Ugandans decry ‘selective’ Anti-pornography Act

Since its enactment, the anti-pornography law, spearheaded by father Simon Lokodo, has always been despised by the general public. The social media streets have never accepted the law saying it is selective.

A couple of Ugandans have taken to social media to decry the way in which the Anti-pornography law is being enforced claiming it is selective and segregation. Under principle, the law should not under look a given type of people or marginalize in any way part of the citizenry.

This comes days after the law was evoked for the second time concerning significant individuals; one being the arrest of the famous movie translator and KCCA Councillor VJ Junior and recently blogger, Ashburg Katto with a one Rukundo Lillian.

The said law was passed on 20th December 2013 under a number of controversies and was promulgated on 6th February 2014 making it an act of parliament. However similar criticism has sufficed with people accusing the enforcers of the law of ‘avoiding the big fish’ and capturing the vulnerable ones. They have cited cases of Jack Pemba and a one Honey Suleiman who leaked a sex-tape, Judith Heard and many others.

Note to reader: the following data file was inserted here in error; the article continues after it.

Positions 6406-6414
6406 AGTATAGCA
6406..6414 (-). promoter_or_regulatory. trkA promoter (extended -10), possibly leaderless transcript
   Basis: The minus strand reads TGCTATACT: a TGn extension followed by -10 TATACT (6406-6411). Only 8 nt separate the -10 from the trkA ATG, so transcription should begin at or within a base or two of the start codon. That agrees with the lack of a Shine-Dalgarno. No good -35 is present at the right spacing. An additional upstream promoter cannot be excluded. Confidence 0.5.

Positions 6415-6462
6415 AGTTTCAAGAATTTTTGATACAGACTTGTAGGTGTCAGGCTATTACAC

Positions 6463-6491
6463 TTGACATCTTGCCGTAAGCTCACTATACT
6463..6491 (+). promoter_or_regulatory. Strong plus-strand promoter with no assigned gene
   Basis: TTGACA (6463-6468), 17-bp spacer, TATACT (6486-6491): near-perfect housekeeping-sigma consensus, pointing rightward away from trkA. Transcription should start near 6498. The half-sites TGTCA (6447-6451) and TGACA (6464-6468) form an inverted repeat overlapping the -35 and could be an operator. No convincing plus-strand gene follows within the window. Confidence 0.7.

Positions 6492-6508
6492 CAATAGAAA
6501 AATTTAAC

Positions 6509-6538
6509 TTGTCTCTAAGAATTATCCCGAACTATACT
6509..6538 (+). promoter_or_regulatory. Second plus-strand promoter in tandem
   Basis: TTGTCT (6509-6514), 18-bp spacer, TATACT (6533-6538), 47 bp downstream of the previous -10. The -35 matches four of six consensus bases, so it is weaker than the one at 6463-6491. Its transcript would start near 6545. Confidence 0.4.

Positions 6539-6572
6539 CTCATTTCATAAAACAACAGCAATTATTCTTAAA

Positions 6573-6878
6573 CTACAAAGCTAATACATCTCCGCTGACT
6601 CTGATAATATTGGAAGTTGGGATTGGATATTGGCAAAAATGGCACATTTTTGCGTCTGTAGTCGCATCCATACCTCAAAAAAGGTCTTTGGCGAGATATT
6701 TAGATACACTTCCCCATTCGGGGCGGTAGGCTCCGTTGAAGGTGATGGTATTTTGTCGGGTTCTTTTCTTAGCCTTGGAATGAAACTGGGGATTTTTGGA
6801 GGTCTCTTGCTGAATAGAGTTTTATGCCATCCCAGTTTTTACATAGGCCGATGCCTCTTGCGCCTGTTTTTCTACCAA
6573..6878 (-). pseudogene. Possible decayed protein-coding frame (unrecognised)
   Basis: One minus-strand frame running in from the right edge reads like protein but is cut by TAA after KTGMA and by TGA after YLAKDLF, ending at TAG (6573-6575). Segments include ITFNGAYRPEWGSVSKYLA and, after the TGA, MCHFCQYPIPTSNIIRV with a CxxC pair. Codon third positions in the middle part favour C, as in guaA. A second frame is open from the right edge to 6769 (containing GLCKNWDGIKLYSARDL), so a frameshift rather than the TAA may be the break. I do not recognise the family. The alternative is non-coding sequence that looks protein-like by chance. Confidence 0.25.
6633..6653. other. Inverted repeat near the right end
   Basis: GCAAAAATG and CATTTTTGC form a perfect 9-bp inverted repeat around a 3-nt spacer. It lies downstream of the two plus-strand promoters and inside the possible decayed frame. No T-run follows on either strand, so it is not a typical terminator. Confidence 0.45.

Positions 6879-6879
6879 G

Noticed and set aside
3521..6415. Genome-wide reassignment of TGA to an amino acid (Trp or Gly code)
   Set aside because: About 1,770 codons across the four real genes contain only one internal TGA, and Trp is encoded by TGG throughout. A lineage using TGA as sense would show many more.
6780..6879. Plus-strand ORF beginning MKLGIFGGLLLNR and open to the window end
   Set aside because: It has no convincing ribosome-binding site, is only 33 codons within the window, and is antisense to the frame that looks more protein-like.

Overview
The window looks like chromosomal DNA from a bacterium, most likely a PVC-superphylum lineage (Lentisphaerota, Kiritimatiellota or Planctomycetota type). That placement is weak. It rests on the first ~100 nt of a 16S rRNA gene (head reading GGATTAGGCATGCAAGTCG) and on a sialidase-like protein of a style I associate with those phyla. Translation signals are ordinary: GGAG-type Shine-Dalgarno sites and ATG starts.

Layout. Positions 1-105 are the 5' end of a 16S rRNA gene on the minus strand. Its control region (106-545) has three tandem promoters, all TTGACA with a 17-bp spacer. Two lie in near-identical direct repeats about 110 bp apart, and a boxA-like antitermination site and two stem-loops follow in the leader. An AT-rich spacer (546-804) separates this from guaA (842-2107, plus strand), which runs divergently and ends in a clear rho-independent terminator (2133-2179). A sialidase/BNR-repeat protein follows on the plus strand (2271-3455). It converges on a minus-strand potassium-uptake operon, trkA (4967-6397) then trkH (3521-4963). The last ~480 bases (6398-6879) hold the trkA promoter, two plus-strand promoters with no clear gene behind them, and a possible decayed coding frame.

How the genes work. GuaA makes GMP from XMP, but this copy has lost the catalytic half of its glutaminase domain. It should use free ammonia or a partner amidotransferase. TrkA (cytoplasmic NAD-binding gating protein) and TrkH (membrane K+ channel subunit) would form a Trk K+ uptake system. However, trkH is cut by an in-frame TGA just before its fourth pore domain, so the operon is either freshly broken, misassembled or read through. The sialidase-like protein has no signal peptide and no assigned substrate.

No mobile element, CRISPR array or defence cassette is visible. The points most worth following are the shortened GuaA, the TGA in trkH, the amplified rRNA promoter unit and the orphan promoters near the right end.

One user took to twitter to say the law, given it’s harsh ten years punishment upon conviction, does not take into account of the victim’s future especially for young culprits.

More users asked why the law exempts out Judith Heard and the like but goes after a selected few;

 

However others have offered support in solidarity for some of the victims, activist and journalist Lydia Namubiru has stepped up an effort to involve FIDA in specifically Rukundo’s case.

Courtesy
Rukundo Lillian in the dock at Buganda Road Court

The Act establishes an Anti-pornography committee that is responsible in ensuring culprits are apprehended with the use of a recently procured pornography monitoring machine. The development comes after a recent crackdown of online channels that write and broadcast pornographic material by the UCC.

Read Also: VIDEO: Ashburg Kato released as co-accused fails to make it to court